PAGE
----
415. The Bests of 2015

I no longer review stuff on this blog, but I don’t mind taking a day to look back on the best media I experienced in 2015. I didn’t spend as much time reading, watching movies and television, or playing video games as I would have liked, but I did enjoy some notable works, and here are the best of the best. (For clarification, this list includes only media I experienced for the first time in 2015. I’m featuring neither old favorites I revisited nor new episodes of shows I’ve seen.)

After I’ve shared my favorites, feel free to share yours in the comments! What great films, books, television shows, or video games did you enjoy in 2015?

Here are mine.

Best Live Action Film: Mad Max: Fury Road

Mad Max

This film is a work of art, and also an action movie with spiky cars and fire-spewing electric guitars. Mad Max: Fury Road is an action film in the purest sense, with sparse dialogue and explosive momentum. The movie is basically a two-hour car chase through a dystopian wasteland, yet manages to convey (amid explosions) meaningful themes such as guilt, redemption, the empowerment of women, and the worth of human life. The film also gets bonus points for its oversaturated, brightly-colored scenery: a welcome change from the bleached, washed-out look of most dystopian movies. Fury Road is stupid, campy action elevated to an art form: a film with all the ferocious beauty and power of an erupting volcano.

Best Animated Film: Inside Out

Inside Out

Pixar films nearly always leave an emotional impression, so it’s only to be expected that a Pixar film about emotions makes a terrific impact. Inside Out nearly made me cry in the movie theater, and I’m not a person who cries. Pixar’s best movies have a simple premise, and this one is no exception: What if your emotions were tiny people inside your head? Inside Out tells two intertwining stories: the fantastical journey of a little girl’s emotions inside her mind, and the consequent struggles of that little girl to accept the changes in her life. This film warms the viewer’s heart, but only after it has finishing breaking it. Inside Out is a sad, joyful movie… which seems appropriate, as Sadness and Joy are two of its most important characters.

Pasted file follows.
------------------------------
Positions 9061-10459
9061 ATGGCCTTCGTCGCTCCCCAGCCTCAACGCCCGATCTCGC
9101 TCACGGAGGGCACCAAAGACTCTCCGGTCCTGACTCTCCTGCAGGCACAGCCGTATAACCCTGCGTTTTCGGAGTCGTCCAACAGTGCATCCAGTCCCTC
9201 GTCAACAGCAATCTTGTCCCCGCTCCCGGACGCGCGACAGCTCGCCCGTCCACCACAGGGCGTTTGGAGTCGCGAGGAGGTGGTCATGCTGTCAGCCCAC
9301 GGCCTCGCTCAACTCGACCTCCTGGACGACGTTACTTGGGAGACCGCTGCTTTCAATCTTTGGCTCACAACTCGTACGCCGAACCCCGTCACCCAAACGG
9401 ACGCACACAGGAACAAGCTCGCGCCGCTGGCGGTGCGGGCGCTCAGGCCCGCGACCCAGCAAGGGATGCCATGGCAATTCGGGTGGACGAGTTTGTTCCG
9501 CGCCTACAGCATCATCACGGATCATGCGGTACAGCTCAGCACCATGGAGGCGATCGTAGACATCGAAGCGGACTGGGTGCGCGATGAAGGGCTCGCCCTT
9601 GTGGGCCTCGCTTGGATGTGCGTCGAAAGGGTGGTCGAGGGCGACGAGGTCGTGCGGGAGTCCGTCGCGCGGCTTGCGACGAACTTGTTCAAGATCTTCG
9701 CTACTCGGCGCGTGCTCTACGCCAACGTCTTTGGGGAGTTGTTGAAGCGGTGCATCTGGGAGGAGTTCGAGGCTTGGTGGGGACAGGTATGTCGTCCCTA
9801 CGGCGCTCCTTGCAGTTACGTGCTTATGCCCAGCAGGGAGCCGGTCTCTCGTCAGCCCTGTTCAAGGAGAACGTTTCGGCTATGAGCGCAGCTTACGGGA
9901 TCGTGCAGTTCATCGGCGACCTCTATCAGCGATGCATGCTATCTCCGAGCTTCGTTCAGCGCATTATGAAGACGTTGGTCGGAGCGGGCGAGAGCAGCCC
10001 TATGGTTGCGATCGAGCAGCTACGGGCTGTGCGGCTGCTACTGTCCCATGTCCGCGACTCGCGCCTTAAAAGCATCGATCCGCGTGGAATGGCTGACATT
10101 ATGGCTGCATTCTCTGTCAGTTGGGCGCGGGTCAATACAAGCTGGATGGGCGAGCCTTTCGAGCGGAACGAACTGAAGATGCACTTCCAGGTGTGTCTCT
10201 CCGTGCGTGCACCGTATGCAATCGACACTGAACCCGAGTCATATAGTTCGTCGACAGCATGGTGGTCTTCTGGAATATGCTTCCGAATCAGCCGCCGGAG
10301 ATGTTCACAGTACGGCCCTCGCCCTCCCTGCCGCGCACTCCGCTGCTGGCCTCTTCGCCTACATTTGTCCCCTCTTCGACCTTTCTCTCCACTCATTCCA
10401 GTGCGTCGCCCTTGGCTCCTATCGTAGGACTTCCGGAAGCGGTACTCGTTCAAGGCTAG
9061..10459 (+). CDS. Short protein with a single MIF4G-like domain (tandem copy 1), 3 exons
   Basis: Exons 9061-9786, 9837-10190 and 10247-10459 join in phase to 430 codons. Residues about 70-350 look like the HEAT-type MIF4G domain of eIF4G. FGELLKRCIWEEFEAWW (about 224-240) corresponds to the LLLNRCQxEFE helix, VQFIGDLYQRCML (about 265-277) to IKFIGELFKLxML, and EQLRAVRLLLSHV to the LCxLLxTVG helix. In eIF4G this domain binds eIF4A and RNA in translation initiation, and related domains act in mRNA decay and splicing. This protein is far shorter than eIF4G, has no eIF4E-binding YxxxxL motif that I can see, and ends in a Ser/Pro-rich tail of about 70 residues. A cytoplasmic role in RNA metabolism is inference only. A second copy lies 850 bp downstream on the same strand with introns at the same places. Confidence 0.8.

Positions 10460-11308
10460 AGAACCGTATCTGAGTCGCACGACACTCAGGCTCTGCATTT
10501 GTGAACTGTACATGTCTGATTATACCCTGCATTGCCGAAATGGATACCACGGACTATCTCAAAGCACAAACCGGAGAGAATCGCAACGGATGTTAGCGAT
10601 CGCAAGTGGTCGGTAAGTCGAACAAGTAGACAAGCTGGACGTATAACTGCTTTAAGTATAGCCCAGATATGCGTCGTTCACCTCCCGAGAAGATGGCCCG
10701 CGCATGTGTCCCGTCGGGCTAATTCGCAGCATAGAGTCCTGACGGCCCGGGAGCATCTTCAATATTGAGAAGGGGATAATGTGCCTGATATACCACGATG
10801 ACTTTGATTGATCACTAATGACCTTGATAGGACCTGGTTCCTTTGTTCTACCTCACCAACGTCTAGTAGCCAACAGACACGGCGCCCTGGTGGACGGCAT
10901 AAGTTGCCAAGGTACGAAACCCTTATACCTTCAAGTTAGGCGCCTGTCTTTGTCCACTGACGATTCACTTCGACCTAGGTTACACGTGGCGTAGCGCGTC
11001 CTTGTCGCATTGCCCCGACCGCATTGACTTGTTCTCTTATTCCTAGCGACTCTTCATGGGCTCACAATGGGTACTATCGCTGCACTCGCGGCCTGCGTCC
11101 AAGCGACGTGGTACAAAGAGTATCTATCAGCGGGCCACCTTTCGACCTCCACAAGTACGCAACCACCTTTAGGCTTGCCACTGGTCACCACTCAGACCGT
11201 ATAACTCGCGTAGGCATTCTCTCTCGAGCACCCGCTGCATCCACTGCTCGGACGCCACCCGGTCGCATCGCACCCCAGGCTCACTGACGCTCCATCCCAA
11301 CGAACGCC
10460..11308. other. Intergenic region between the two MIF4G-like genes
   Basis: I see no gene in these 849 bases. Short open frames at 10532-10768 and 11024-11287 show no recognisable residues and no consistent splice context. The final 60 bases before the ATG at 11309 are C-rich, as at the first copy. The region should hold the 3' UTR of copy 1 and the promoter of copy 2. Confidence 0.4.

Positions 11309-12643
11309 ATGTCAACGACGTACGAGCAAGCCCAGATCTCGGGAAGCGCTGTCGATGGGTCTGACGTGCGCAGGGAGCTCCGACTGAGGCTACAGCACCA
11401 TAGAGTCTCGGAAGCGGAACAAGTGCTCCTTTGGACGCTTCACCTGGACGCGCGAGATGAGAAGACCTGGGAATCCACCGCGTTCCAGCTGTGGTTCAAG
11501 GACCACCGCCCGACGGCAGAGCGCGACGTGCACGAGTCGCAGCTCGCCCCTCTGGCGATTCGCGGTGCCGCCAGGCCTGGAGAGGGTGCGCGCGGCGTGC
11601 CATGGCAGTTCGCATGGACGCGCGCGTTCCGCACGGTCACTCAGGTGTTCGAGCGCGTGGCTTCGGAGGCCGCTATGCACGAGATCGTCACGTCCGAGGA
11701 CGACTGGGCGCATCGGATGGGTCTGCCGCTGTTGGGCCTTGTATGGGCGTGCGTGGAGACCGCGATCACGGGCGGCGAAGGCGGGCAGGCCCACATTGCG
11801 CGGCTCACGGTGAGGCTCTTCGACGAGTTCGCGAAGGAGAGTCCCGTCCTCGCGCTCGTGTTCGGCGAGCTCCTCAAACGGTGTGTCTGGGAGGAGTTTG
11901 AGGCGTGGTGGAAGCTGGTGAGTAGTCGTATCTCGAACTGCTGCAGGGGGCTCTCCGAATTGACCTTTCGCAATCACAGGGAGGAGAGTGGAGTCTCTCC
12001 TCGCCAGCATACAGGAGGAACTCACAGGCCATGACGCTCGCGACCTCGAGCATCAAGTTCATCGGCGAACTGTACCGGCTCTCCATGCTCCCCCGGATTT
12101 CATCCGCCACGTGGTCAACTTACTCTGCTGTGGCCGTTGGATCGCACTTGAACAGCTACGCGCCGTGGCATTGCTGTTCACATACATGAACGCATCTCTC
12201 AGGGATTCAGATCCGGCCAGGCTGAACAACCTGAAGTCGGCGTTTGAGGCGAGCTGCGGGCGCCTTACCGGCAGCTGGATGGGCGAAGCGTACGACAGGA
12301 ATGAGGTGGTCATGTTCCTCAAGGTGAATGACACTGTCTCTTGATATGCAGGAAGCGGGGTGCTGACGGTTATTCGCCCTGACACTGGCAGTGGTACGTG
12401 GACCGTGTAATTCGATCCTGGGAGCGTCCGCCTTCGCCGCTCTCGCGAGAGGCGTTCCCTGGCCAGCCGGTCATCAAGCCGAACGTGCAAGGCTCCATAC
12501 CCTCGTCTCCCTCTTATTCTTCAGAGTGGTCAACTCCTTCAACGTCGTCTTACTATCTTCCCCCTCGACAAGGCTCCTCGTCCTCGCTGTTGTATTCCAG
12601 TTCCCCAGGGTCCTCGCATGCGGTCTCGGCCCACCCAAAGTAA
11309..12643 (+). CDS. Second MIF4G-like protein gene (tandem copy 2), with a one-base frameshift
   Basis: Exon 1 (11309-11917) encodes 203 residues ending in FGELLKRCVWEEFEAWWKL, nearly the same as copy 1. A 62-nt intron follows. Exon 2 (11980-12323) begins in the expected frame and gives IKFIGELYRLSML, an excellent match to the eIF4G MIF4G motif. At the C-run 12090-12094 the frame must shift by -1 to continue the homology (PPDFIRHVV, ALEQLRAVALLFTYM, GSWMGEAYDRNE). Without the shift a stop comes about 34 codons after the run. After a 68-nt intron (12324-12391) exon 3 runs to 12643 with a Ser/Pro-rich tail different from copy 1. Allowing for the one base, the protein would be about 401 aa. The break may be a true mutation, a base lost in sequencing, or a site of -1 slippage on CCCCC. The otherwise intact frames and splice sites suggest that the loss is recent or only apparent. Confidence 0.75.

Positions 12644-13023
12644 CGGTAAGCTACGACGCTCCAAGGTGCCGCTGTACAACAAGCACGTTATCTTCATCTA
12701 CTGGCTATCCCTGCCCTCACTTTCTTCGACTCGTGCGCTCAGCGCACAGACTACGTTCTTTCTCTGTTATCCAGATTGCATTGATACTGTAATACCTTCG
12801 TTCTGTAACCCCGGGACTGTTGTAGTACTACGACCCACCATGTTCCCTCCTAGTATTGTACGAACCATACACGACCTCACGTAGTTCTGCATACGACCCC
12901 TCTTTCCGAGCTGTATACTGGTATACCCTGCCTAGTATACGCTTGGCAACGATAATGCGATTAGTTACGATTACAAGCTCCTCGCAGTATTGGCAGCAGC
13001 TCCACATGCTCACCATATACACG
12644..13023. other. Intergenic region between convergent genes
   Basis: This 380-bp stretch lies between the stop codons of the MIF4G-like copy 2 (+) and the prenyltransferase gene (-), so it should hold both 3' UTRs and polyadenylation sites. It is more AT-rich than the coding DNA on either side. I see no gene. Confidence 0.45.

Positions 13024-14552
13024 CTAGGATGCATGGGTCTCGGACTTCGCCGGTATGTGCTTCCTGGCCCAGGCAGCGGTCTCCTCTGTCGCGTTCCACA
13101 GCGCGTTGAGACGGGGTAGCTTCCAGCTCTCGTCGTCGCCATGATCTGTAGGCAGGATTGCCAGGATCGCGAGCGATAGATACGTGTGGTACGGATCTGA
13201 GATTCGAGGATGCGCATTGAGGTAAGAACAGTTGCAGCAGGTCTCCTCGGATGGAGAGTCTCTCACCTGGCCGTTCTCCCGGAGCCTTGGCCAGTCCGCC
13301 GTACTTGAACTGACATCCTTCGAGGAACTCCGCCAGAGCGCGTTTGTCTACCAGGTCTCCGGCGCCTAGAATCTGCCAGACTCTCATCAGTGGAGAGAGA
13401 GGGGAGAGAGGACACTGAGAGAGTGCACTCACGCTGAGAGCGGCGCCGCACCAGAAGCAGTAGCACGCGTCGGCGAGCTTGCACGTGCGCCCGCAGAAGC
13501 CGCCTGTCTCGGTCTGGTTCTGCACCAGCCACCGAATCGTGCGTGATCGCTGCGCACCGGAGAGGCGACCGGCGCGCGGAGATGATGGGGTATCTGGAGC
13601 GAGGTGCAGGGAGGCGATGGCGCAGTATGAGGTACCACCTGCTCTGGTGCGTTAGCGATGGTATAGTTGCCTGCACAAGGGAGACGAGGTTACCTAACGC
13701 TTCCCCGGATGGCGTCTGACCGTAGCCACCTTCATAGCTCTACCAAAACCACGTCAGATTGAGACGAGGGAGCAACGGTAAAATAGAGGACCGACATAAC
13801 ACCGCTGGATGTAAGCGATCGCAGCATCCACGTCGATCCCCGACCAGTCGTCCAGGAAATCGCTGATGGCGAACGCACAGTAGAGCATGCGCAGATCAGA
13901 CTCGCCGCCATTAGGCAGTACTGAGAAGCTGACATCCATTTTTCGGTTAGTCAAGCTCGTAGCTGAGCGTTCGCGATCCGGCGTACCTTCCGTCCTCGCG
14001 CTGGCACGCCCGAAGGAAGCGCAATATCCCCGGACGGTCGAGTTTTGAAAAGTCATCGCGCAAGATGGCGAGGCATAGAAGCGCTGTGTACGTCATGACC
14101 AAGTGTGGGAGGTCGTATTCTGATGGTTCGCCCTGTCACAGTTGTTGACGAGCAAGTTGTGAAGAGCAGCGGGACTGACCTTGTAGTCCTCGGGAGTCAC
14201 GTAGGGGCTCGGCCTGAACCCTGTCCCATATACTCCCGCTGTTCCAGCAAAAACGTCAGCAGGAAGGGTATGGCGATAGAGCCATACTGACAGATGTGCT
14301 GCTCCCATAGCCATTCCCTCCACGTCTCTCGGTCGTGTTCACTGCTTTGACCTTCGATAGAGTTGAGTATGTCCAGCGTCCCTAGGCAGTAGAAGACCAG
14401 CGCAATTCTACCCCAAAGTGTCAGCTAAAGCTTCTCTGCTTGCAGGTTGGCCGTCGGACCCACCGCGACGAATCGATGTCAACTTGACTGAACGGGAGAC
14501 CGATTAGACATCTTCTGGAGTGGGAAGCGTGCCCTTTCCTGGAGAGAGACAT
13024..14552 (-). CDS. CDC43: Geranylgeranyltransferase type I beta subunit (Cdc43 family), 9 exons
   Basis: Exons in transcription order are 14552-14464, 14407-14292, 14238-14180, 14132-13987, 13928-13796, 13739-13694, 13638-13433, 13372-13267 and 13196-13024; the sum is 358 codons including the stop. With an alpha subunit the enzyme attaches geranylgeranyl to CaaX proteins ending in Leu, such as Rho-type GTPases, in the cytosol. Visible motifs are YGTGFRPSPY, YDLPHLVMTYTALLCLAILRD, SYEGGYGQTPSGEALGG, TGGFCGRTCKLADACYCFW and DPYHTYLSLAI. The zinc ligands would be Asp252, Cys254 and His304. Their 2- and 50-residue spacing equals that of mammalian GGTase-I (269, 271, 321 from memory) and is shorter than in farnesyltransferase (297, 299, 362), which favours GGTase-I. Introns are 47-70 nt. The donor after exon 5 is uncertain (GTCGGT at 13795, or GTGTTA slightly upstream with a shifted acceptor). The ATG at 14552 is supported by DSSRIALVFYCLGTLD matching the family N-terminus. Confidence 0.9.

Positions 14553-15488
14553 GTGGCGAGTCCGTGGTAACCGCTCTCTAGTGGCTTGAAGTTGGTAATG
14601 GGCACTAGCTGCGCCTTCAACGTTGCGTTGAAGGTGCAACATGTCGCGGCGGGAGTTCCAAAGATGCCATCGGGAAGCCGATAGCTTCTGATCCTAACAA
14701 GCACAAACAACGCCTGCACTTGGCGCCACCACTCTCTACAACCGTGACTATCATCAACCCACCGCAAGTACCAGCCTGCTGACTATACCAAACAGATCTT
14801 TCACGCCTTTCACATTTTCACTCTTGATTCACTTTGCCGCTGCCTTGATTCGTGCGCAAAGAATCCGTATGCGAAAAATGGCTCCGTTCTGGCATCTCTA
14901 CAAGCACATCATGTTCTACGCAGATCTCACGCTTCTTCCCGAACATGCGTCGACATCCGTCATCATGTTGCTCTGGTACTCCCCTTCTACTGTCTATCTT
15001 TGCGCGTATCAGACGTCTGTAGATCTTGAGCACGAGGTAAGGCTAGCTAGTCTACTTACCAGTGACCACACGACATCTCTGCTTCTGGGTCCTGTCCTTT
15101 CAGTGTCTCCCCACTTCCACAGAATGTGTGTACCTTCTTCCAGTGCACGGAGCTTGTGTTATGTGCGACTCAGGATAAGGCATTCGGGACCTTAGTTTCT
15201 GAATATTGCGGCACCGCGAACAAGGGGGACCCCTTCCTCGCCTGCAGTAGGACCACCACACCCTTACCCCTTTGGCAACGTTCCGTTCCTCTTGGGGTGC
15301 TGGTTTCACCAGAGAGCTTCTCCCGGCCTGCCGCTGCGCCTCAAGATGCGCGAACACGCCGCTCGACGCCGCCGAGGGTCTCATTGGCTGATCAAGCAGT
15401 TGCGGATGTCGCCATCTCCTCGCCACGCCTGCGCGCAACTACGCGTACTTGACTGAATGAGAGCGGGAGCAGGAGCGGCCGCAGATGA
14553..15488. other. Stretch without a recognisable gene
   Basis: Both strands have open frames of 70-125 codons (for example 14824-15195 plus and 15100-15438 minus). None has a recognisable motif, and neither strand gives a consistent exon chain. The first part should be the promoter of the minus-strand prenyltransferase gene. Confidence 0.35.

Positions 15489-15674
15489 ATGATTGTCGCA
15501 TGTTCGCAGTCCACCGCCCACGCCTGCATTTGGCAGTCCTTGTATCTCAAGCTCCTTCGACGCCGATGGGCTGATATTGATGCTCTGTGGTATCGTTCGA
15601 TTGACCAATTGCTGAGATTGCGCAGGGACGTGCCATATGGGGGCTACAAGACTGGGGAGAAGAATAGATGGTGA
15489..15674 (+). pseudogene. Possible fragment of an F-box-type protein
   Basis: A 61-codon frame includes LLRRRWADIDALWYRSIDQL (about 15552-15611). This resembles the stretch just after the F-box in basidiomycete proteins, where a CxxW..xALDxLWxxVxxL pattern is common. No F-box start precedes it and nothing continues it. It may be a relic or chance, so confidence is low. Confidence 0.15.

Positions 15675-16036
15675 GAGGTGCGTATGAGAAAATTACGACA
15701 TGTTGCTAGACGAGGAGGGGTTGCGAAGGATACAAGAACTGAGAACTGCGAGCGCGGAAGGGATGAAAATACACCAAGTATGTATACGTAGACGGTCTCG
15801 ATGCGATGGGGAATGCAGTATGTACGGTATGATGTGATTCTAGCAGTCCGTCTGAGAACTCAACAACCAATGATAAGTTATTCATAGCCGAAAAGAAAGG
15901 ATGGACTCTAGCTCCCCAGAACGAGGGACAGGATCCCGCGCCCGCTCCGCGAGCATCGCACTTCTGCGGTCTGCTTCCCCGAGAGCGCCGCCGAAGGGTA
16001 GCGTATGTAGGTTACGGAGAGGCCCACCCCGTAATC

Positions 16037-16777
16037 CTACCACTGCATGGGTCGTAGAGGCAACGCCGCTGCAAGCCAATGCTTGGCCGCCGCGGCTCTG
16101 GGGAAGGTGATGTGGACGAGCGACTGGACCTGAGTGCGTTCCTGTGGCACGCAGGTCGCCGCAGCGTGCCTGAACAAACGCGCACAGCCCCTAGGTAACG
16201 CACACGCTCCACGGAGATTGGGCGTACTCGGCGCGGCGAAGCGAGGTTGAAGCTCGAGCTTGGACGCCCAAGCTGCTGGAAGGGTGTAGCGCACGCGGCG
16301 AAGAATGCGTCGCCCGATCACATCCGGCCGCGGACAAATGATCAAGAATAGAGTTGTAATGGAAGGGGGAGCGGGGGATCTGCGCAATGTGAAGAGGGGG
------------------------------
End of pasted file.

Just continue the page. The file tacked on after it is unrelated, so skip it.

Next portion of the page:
Best Fiction Book: The Once and Future King

The Once and Future King cover

The Once and Future King is a retelling of King Arthur’s life. Like Inside Out, this story is both happy and sad; unlike that film, this novel leans much more heavily toward sadness than happiness. The epic backdrop of the Arthurian legends is used here as a stage for the intimate stories of Arthur, Lancelot, and Guinevere. Fragments of the old legends—the Round Table, the Grail Quest, Mordred’s betrayal—are woven neatly into two stories: the king who spends his life trying to do the right thing, and the knight whose loyalties are forever divided. Both men are great heroes, and both are doomed from the start. As it reinvents old stories for our cynical age, The Once and Future King is funny, sad, and well worth reading.

Best Nonfiction Book: All Groan Up

All Groan Up

Its title is a really bad pun, but this is not a bad book. (Seriously, though, that title causes me physical pain.) This memoir of a young man’s post-college panic, crises of faith, search for employment, and painful transition to adulthood is eerily similar to my own experiences. Paul Angone tells his story with openness, honesty, Jon Acuff-like humor, and way too many silly metaphors. In the end, despite its stylistic quirks, his story is well worth reading for all those college-age adults who feel lost, alone, ashamed, and hopeless. I wish I had read this book five years ago.

Best Console Video Game: Ni No Kuni: Wrath of the White Witch

Ni No Kuni cover